Smartphones could have hologram displays in the future, says research

In the hopefully near future, you won’t need hulking contraptions to create holograms nor special glasses to see them. All you are going to need is your phone. This promise of science fiction made real comes from a group of researchers at the RMIT University in Melboune, Australia who have developed what they claim is the world’s thinnest hologram. If and when they manage to solve the engineering and manufacturing challenges of turning the prototype into an actual hardware component, then the age of consumer holograms could soon be just around the corner.

Intriguing and breathtaking holograms might be, turning them into consumer products, let alone portable ones, have always been hindered by the bulk of the equipment needed to create them. Holograms, specifically laser-based ones, rely on the phase of light, that is the distance light has to travel in order to recreate a 3D object on a 2D plane. In other words, you need a rather large distance for the light to travel for the hologram to work.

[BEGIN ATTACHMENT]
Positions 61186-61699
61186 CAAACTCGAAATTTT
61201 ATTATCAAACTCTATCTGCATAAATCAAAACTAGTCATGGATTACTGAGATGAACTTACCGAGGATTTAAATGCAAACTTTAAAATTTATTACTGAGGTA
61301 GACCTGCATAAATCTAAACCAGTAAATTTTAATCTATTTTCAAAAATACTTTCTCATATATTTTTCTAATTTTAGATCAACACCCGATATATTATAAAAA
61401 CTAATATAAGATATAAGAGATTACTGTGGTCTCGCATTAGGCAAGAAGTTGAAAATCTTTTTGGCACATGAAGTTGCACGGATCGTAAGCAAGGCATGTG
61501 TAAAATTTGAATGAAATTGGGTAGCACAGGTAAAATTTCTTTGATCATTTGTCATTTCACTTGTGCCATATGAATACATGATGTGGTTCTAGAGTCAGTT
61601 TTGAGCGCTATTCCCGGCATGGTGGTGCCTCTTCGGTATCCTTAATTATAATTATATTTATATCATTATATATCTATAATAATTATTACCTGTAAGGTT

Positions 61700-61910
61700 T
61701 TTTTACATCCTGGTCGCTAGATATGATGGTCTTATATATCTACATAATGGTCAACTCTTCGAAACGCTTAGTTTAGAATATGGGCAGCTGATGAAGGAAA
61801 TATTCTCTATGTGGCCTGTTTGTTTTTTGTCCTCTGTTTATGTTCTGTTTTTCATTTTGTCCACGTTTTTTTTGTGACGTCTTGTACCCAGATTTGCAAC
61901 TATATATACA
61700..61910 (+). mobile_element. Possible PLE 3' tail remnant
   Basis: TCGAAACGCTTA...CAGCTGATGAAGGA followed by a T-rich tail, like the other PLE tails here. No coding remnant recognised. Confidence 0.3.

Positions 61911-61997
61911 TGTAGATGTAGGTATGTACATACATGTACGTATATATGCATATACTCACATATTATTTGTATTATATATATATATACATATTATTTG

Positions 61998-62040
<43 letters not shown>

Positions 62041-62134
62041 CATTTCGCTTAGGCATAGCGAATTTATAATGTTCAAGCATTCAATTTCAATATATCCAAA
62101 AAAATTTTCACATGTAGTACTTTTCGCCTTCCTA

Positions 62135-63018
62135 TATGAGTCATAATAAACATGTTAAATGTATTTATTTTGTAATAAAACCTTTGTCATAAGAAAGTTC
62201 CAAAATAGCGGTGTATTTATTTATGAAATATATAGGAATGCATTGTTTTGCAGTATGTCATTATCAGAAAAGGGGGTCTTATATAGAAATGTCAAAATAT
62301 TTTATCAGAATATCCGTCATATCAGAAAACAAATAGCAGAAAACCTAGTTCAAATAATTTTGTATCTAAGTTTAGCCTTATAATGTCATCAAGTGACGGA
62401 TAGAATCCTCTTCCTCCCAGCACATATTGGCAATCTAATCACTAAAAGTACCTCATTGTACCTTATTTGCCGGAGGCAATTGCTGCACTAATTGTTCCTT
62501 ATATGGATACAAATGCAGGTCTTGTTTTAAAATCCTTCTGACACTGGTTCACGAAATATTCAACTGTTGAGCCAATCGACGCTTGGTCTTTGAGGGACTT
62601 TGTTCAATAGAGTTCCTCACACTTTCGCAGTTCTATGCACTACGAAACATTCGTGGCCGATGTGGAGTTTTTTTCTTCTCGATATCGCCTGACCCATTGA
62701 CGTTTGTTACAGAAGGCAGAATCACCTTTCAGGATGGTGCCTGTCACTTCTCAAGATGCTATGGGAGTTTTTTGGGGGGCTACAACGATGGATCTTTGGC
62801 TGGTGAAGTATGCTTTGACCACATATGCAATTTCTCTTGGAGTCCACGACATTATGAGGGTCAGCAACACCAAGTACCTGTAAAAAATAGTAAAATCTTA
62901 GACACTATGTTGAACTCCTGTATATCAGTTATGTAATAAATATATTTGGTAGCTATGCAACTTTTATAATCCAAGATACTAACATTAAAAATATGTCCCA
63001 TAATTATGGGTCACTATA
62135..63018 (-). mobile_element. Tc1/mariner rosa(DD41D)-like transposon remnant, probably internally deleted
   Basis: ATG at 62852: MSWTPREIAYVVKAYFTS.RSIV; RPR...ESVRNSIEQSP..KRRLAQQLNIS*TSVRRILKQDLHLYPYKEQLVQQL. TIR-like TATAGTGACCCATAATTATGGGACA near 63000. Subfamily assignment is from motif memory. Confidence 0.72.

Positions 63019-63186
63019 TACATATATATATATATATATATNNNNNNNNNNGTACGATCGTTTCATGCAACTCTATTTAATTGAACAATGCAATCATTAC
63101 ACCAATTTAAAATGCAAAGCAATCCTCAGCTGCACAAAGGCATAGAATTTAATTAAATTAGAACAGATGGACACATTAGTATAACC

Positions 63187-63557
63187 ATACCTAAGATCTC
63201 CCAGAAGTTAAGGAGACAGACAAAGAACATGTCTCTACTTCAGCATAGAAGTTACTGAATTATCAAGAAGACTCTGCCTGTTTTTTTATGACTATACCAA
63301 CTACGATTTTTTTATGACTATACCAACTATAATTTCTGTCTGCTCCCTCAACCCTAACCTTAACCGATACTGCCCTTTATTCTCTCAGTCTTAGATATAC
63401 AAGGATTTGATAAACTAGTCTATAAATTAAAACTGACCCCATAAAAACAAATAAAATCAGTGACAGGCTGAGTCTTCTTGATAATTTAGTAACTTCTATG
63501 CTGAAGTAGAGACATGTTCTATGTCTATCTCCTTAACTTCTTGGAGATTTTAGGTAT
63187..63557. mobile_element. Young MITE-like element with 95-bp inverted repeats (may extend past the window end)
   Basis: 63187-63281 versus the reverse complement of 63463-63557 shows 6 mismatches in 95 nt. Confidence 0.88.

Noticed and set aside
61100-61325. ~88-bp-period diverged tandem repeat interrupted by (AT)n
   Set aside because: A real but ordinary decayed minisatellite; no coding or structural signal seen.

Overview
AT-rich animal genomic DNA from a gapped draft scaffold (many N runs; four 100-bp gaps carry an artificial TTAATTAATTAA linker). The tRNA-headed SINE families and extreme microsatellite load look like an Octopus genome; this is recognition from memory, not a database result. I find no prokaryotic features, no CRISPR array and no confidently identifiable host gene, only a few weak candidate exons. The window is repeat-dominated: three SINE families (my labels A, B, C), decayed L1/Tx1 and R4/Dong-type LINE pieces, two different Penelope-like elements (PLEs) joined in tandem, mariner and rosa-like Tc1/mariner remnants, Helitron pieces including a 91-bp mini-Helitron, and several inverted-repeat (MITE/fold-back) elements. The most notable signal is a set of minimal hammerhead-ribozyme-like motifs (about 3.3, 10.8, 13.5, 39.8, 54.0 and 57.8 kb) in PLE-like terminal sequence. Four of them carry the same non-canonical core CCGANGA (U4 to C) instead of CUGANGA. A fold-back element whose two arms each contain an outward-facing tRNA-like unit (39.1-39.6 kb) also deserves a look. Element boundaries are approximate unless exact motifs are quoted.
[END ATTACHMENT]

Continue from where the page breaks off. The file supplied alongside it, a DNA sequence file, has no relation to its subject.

Naturally, that would be impossible for our very thin smartphones or the other types of holographic displays envisioned by fiction. A holographic display needs to be paper thin or more in order to fit inside those crammed spaces. The RMIT researcher’s device? 60 nanometers thin, or 1,000 times thinner than a human hair.

The team was able to develop such hologram by using what is called a topological insulator, a material that acts like a conductor near its surface but an insulator inside. The difference in the refractive indexes between these two parts of the material creates an optical cavity where light can bounce around inside a thin film as if they had a more spacious area like in traditional holograms.

The hologram is advertised to be easy to make and scalable, using only a familiar direct laser writing 3D printing method. However, the researchers still have to figure out a way to turn it into a more rigid form that can be put into, say, smartphones. If they do manage to pull it off, running out of screen space on phones will no longer be a problem, as you can just use a hologram to “project” images and controls above and beyond the screen.

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